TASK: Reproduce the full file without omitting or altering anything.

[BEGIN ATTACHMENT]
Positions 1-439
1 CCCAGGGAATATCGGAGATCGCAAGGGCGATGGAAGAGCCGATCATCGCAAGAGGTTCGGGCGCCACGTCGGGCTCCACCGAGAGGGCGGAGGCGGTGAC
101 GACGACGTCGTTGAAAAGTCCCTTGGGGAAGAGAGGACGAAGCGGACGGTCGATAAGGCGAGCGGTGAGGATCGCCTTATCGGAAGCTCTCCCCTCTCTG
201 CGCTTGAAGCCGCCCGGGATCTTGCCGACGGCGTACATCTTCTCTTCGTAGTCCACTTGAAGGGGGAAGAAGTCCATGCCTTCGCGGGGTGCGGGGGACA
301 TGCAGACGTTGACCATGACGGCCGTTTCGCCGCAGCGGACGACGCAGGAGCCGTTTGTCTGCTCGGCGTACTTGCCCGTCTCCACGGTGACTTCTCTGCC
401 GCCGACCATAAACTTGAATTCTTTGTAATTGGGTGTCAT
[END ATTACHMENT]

Positions 1-439
1 CCCAGGGAATATCGGAGATCGCAAGGGCGATGGAAGAGCCGATCATCGCAAGAGGTTCGGGCGCCACGTCGGGCTCCACCGAGAGGGCGGAGGCGGTGAC
101 GACGACGTCGTTGAAAAGTCCCTTGGGGAAGAGAGGACGAAGCGGACGGTCGATAAGGCGAGCGGTGAGGATCGCCTTATCGGAAGCTCTCCCCTCTCTG
201 CGCTTGAAGCCGCCCGGGATCTTGCCGACGGCGTACATCTTCTCTTCGTAGTCCACTTGAAGGGGGAAGAAGTCCATGCCTTCGCGGGGTGCGGGGGACA
301 TGCAGACGTTGACCATGACGGCCGTTTCGCCGCAGCGGACGACGCAGGAGCCGTTTGTCTGCTCGGCGTACTTGCCCGTCTCCACGGTGACTTCTCTGCC
401 GCCGACCATAAACTTGAATTCTTTGTAATTGGGTGTCAT